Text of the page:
On the Internet: Consumer Credit
by CI Staff
The statistical model for the FICO score was not originally set up to be a consumer model, but it was the only available paradigm at the time. So, the banking industry quickly adopted the FICO model to numerically rank consumers. The FICO score is used by the three largest consumer credit agencies: TransUnion, Equifax, and Experian.
The mystery behind the FICO score is how it is calculated. As the Fair Issac Corporation is a for-profit company and publicly traded on the New York Stock Exchange, the FICO score is treated as their product and its method of calculation as a trade secret. However, there are a few Web sites where you can get information on the factors that contribute to your FICO score and education on using credit. These sites are described below, along with what you’ll find at the Web sites of the three main credit agencies.
A portion of the site is given to advice on credit score calculation and do’s and don’ts. A chart shows how points are distributed and the factors that affect the points. Credit Infocenter lists areas that are considered when arriving at your FICO score, such as whether you own or rent your place of residence, your occupation, years at occupation, and number of credit cards.
Another area of the site provides current mortgage and credit card rates. Here you can obtain information on mortgages, credit cards, and the financial costs of sending a child to school. You can access tips on getting a good mortgage, read through a Q&A section on refinancing, and learn the questions to ask a loan officer when applying for a loan or refinancing.
Credit Infocenter also addresses the issue of identity theft and offers advice on how to protect your credit—such as which documents to shred and how often to check your credit statement. It provides steps to take if you are a victim of identify theft, and information on how to protect yourself when shopping on the Internet. Credit Infocenter’s Web site is free, with some fees attached for certain services: books, CDs, and E-books range from $7 to $24; and a consulting service is available for $45/half hour.
This site is devoted to the FICO score and offers consumers copies of their credit reports. Reports from the three large agencies range from $12.95 for a single report, to $39.95 for all three. The site also maintains a Credit Education area where consumers can learn about the FICO score and how to improve it.
Statistical information on the FICO score is provided, as well as how lending agencies view your score and what they do with it. For example, the three credit agencies vary in the information they have on credit customers; depending on how current their information is, they may have different scores for the same individual.
The make-up of the credit score is illustrated with a pie graph displaying the areas of interest for the FICO score. A listing for each area in the pie graph spells out the specific factors that can lower your score.
Another page in the Credit Education section explains the importance of credit scores and the benefits of using your credit wisely and responsibly. Tips are given to improve areas that are emphasized most—including payment history, amounts owed, length of credit history, and new credit.
The last two areas deal with the credit report itself and tips on detecting errors. You can review the sections that a typical report will contain and learn what you should be concerned about. If any errors are found, steps are given to correct them.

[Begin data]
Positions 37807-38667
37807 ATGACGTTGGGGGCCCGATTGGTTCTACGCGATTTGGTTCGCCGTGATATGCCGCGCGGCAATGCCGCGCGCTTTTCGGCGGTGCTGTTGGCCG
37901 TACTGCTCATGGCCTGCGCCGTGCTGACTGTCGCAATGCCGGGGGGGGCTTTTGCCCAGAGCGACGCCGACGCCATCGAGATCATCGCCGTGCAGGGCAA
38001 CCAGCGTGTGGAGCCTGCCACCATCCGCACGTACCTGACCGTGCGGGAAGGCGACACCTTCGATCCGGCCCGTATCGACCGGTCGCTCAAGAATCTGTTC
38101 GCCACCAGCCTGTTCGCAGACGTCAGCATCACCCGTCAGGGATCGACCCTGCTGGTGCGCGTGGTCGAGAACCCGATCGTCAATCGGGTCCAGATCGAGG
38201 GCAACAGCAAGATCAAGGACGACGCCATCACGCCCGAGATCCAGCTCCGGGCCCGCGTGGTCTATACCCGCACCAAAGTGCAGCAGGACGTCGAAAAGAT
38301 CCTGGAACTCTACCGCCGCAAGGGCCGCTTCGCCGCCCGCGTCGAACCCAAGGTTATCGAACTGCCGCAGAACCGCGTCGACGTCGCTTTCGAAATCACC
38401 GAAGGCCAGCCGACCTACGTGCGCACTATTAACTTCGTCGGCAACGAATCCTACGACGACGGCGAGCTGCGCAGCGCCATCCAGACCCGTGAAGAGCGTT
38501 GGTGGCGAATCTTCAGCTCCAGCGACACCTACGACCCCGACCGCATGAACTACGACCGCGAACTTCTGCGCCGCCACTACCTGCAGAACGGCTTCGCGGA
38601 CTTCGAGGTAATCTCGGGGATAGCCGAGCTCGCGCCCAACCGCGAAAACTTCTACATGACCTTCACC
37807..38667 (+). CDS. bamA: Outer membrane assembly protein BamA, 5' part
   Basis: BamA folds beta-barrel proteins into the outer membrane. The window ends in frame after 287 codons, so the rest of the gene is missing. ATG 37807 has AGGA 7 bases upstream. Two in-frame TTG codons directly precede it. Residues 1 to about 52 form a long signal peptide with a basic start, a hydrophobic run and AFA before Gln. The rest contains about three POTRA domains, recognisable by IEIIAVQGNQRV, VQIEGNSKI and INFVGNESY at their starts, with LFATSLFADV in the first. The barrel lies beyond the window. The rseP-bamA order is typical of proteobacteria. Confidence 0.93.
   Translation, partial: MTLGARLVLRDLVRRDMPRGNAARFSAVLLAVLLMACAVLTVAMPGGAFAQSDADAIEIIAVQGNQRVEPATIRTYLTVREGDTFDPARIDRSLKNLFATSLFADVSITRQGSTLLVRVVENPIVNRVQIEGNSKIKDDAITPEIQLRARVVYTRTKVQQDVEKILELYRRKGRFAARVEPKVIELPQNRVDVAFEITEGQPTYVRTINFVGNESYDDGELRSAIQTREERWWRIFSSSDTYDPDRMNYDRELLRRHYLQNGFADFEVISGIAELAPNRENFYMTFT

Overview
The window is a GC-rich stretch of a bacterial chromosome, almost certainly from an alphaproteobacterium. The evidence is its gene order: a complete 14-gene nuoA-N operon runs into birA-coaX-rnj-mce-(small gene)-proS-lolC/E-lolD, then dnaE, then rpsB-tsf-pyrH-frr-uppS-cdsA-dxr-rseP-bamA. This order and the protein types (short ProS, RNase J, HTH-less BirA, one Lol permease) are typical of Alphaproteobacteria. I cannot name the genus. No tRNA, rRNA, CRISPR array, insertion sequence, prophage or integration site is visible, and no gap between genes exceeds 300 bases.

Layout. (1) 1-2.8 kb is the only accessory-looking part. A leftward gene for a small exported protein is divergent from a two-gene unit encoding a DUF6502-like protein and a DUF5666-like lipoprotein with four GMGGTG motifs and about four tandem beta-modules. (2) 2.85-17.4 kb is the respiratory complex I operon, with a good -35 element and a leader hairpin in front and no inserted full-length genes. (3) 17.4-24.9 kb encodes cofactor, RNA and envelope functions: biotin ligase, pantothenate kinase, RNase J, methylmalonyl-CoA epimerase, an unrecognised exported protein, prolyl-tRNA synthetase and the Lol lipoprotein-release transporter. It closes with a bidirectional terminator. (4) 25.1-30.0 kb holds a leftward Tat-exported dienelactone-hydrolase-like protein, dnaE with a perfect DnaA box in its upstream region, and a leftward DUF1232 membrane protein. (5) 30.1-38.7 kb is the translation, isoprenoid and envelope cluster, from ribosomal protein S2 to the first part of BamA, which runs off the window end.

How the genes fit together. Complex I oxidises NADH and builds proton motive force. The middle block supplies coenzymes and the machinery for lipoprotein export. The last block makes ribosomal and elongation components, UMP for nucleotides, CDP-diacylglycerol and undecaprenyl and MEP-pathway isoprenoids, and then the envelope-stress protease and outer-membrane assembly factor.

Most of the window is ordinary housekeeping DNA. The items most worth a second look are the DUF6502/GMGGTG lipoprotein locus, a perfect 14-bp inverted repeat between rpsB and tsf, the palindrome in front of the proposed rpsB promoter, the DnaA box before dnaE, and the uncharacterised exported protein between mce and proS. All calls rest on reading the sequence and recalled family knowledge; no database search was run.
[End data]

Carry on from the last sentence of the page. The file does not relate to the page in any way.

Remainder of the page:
Federal Trade Commission
This government Web site provides basic information on credit retrieval. From the home page, click on Consumer Protection, then Credit. Articles covering money saving ideas, credit and divorce, and how credit cards work are available in text or PDF format.
The article entitled “Credit Scoring” gives brief information on what the credit score is, how it can be used, and how scoring was developed. It covers the main factors taken into account when assigning a credit score and how you can improve those factors over time. It also explains what the lenders can and can’t tell you if they deny you credit. According to the Federal Trade Commission, the lender must give you a specific reason as to why you were denied.
Another article in this area contains information on the Equal Opportunity Act, a law requiring creditors to give you any requested information within 60 days.
529 Solutions is a full-service investment firm that specializes in investments for 529 plans. You can open an account in selected plans from 10 different states. Accounts can be opened through the Internet, mail, or over the phone.
The site provides basic education about 529 plans along with frequently asked questions. Details on each state’s 529 plans are available.
Equifax Credit Watch monitors your credit in real-time and is available for $69.95/year (free 30-day trial). It offers E-mail alerts for changes in your credit, access to your credit report up to four times a year, identity theft insurance, a forum to dispute errors, and a customer service center.
Other services include an instant credit report and an explanation of your report. You can also purchase a copy of all three credit agency reports (Equifax, TransUnion, and Experian). Equifax offers a wide range of reports, including home insurance scores and auto insurance scores, ranging in cost from $9.00 to $29.95.
TransUnion provides many of the same services as Equifax, but also includes extensive fraud protection information and services.
Subscribers can get on-line access to their credit reports, sign up for weekly fraud protection E-mails/updates, and access credit specialists and fraud resolution services.
TransUnion also provides a three-in-one credit report like Experian and Equifax. These products and services range from $9.95 to $34.95.